Others speculate that city councilman Byron Wear, who is prevented by term limits from running for reelection and is seeking a lucrative job on the new regional airport board, is building his own San Diego version of Tammany Hall by engineering the election of his trusted former aide to the school board, which oversees a multibillion-dollar budget and each year awards millions of dollars' worth of contracts for everything from pencils to high school construction. The board also controls millions of dollars' worth of real estate, which some say is highly coveted by an array of would-be developers, all waiting to pounce once the friendly four-to-one board majority legally required to market the land is elected.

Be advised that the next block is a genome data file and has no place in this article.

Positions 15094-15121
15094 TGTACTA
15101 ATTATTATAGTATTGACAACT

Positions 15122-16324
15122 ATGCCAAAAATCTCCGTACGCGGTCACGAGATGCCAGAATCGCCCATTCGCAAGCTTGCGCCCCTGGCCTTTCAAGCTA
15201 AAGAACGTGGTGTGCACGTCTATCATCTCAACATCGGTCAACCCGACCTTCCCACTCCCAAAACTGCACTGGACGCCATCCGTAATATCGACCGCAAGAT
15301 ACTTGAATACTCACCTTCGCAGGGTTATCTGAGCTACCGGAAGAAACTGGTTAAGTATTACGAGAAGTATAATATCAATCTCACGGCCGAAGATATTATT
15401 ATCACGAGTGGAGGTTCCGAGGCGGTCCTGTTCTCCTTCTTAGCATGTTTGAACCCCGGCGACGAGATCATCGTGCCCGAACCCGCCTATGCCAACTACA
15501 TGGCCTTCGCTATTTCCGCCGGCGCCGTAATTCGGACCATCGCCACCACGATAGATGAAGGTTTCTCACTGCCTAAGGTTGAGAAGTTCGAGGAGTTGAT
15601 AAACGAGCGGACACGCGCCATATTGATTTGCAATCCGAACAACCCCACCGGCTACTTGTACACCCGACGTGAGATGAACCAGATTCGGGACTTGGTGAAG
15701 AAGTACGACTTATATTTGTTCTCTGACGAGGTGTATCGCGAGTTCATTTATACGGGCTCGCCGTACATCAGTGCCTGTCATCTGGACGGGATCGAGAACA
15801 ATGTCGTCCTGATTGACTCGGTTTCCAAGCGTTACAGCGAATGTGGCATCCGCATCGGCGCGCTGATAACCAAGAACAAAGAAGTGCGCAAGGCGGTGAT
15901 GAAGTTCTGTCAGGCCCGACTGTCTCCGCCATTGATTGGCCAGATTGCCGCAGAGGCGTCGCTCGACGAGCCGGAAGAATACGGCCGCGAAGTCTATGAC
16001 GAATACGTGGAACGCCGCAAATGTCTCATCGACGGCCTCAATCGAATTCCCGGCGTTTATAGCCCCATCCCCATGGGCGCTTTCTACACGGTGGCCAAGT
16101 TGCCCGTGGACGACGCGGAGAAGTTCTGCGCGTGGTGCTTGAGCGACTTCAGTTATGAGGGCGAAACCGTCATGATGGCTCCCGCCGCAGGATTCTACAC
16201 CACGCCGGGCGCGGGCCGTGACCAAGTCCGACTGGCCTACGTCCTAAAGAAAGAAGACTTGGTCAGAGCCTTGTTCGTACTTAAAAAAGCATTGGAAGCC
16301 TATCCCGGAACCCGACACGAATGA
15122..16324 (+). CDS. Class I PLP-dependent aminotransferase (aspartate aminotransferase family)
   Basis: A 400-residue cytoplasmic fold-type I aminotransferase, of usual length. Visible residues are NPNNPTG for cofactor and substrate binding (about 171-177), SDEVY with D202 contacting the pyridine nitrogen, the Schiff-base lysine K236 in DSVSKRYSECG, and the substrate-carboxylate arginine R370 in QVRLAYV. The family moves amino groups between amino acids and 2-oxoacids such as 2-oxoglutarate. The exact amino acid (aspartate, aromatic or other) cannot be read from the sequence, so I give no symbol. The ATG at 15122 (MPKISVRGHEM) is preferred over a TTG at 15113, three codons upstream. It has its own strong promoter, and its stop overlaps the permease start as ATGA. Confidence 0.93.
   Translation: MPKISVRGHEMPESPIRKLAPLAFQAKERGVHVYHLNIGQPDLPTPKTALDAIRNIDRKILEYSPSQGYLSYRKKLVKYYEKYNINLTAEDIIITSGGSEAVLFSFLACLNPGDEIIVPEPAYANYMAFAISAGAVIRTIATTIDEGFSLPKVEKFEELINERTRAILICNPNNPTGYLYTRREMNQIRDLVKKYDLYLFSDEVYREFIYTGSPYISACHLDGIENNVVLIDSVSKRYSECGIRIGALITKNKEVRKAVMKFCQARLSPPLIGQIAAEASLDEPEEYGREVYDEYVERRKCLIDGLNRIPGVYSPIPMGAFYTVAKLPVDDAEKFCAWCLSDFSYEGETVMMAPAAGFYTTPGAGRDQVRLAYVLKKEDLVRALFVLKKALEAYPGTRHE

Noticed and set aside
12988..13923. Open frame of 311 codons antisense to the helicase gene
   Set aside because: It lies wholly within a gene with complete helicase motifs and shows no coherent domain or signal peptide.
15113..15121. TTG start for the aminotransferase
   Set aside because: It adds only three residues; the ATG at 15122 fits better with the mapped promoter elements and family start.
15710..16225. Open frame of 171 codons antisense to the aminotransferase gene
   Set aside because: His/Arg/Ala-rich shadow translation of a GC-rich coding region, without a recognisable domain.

Other key constituencies, like big labor, according to this theory, are being bought off by promises of contracts, choice jobs, and favorable treatment by local government. Perkins's role as lobbyist for San Diego Landfill Systems, a subsidiary of giant Allied Waste Industries, is fueling the suspicions. Others simply credit the political skills of the well-connected Perkins, who reportedly spent months researching the standoff between Bersin and his critics.

Perkins, a 39-year-old native of the city of Cypress in Orange County, says he bears no hidden agenda and denies he has entered into secret deals of any kind with Bersin, Wear, the teachers' union, the chamber of commerce, or anyone else.

"I told both sides clearly that some days you're going to be pleased with me and some days you aren't, but at the end of the day you're going to look back and say, 'He did what was best for the children,' " he said in an interview last week.